SPEECH: The Deputy Prime Minister should stand aside and the Government shouldn't accept his vote
MONDAY, 14 AUGUST 2017
Thanks Mr Speaker.
The opposition will be supporting this motion and the Leader of the House is right in saying that we are making history. But we are making history for a slightly different reason. Different reason to what the leader of the house just said. This is the first time in history of this Parliament a Government has asked the High Court to determine whether in fact they have a majority. That’s what’s being resolved here.
This is a Government reliant on a majority of one.
A majority of one that has made real differences in terms of outcomes. It was a majority of one that was the reason we didn't get a vote over the line for a Banking Royal Commission. It was a majority of one that determined that hundreds of thousands of Australians would get a pay cut on the first of July. A majority of one has made a difference to which side of the Chamber the members sit. Who's in Government and who's in opposition?
Which laws are passed and which laws are not and what the House is doing right now is saying to the High Court ‘we’re not actually sure if the Government does have a majority of one.’ Saying to the High Court of Australia but we have been here for twelve months making laws with a Government that may or may not be legitimate. With a Parliament that may or may not be voting according to the Constitution of this country.
The resolution that is before the House right now is ground-breaking because the Government itself has had to come to this chamber and acknowledge that they don't know whether or not this is a majority Government. That they don't know whether or not this is a legitimate Government. That's the question that's before the House right now. And let's not pretend when we get the reasons as to why the Deputy Prime Minister came in this morning at the first available opportunity to make the statement to the House. You've only got to go online to Fairfax to see the article and Adam Gartrell and Amy Remeikis have said the Deputy Prime Minister has referred himself to the High Court following questions from Fairfax media about whether the Deputy Prime Minister could be a citizen of New Zealand and eligible for the Parliament.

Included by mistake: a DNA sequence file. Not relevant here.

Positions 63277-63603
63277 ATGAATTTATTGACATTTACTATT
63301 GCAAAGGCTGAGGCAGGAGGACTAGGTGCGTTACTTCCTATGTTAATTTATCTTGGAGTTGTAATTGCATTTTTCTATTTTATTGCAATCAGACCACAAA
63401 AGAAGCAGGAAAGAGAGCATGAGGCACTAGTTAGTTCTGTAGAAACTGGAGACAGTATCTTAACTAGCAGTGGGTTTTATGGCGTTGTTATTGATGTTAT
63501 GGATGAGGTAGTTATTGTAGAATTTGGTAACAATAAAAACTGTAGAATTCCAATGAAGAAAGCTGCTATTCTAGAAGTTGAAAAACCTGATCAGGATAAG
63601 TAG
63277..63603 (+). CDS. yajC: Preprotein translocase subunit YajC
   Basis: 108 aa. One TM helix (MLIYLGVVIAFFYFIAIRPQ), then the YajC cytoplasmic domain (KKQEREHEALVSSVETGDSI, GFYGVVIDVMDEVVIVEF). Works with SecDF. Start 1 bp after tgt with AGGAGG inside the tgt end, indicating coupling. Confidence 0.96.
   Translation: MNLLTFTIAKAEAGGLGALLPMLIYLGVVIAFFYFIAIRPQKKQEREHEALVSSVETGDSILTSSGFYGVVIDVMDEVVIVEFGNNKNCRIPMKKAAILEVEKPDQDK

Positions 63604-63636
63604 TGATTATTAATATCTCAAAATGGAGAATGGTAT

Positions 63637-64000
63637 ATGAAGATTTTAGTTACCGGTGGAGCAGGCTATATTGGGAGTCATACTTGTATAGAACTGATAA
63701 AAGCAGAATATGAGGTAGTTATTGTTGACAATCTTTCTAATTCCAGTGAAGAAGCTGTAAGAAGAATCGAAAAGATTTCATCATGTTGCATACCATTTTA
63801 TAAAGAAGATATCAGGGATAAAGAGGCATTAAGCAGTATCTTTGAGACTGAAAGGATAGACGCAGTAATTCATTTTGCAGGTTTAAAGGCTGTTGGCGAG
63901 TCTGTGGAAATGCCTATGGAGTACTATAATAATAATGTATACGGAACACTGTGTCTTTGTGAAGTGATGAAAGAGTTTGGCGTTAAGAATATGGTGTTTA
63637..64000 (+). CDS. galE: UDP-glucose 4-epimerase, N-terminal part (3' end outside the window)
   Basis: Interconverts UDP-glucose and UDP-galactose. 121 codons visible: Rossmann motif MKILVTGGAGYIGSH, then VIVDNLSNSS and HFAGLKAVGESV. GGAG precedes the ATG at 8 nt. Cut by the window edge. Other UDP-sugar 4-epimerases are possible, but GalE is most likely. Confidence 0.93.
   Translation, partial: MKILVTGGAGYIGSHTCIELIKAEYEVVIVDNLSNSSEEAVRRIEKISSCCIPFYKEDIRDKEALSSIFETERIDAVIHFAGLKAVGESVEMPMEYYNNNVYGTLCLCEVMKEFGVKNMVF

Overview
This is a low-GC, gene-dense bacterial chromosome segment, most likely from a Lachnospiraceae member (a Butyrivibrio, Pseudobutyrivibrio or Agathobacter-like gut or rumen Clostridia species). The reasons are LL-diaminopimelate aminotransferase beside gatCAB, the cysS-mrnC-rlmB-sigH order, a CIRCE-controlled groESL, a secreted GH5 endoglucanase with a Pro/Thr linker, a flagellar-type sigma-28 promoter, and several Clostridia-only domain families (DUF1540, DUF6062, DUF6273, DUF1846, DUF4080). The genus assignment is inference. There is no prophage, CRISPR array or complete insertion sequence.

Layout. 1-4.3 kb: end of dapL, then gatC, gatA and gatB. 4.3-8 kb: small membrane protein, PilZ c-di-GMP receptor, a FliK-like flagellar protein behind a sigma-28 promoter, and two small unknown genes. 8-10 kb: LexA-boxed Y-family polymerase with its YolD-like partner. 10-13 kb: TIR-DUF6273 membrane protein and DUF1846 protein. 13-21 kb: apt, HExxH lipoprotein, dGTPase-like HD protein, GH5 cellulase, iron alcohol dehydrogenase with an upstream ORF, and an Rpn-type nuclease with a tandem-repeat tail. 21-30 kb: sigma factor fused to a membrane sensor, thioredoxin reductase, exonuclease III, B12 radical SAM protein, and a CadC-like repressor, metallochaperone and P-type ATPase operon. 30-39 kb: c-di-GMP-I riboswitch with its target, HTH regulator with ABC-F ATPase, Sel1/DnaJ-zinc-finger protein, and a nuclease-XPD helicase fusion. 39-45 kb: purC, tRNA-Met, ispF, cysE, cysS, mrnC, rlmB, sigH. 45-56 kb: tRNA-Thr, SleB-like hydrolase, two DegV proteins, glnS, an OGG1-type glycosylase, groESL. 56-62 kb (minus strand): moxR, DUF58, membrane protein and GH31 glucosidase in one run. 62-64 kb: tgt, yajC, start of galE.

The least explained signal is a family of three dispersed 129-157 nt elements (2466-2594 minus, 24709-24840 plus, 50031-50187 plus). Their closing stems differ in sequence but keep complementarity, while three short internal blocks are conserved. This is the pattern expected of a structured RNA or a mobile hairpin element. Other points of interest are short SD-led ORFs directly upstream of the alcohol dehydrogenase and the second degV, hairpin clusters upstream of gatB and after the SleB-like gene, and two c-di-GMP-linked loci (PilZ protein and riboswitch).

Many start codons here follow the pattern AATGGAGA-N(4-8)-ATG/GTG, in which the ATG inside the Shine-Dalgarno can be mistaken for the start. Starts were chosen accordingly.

The speech we were given this morning wasn't because of an immediate new piece of information or crisis of conscience from the Deputy Prime Minister. It's because they’ve been found out anyway! That’s why this is happened today and that's why today we enter new ground. We enter new ground where every day now we do not know whether or not this is a majority Government. Where every day now we don't know whether for twelve months this Government has been operating without a majority. Whether for twelve months this Government has been getting laws through this Parliament changing the lives of Australians, often for the worse, and doing so without a majority in terms of the Constitution of the country.
But even if you were to go to the low standards that this Government chooses to set for itself. They’ve even decided that the standards this Government sets aren't low enough. Because how different is this to the treatment that was given to Senator Canavan. Because the argument from Senator Canavan was given, and I quote ‘Given the uncertainty around this matter I will stand aside until the matter is finally resolved and resign as the Minister for Resources and Northern Australia. I have informed the Prime Minister of that course of action.’ But we’re not getting a Deputy Prime Minister standing aside. We’re not getting a Deputy Prime Minister who actually was the person who got that resources job added to his portfolio as a result of that decision.
Now that he's got the job he's wanting to hang on to it and won’t let his finger nails claw away. He's making sure that he won’t loosen his grip of the extra power that he's been given following Senator Canavan making that decision. So what the House is deciding today in acknowledging that we don't know whether this Parliament currently has a Member for New England under this Constitution. We don't know whether this Government has a Deputy Prime Minister eligible under the Australian constitution. And we don't even know whether we have a majority Government in this country. This is a phenomenal challenge and a level of instability that this Government has. We knew that there was instability within their party room now we know there's instability here on the floor of the Parliament itself.